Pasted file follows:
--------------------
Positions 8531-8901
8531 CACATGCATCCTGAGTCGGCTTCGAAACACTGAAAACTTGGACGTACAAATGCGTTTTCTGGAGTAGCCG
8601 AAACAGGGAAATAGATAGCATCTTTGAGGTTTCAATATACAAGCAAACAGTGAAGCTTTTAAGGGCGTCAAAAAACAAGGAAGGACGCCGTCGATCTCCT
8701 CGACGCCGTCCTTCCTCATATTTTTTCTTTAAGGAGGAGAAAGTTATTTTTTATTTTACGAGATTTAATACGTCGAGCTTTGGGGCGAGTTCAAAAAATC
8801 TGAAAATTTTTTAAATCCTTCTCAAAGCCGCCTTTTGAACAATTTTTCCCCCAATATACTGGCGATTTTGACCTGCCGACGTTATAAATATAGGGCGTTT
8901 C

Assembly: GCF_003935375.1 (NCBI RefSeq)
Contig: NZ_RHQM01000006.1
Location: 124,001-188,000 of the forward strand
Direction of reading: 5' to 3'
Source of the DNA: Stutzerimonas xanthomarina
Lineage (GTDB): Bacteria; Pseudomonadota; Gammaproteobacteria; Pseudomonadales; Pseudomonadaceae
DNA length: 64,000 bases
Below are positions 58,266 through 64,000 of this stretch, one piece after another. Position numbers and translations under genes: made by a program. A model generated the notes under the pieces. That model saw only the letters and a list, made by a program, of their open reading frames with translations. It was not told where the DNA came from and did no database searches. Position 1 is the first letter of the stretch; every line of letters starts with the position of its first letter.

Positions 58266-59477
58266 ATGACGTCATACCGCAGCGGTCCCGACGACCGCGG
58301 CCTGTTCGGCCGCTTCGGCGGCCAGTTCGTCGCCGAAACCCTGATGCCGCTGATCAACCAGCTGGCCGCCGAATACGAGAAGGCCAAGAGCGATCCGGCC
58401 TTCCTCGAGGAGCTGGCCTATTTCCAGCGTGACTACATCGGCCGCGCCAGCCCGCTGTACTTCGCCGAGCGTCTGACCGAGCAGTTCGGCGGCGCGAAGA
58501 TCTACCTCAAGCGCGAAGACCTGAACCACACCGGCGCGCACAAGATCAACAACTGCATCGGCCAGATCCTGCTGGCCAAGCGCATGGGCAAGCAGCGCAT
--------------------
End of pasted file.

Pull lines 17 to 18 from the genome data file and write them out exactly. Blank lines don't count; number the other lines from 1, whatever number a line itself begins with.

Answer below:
58301 CCTGTTCGGCCGCTTCGGCGGCCAGTTCGTCGCCGAAACCCTGATGCCGCTGATCAACCAGCTGGCCGCCGAATACGAGAAGGCCAAGAGCGATCCGGCC
58401 TTCCTCGAGGAGCTGGCCTATTTCCAGCGTGACTACATCGGCCGCGCCAGCCCGCTGTACTTCGCCGAGCGTCTGACCGAGCAGTTCGGCGGCGCGAAGA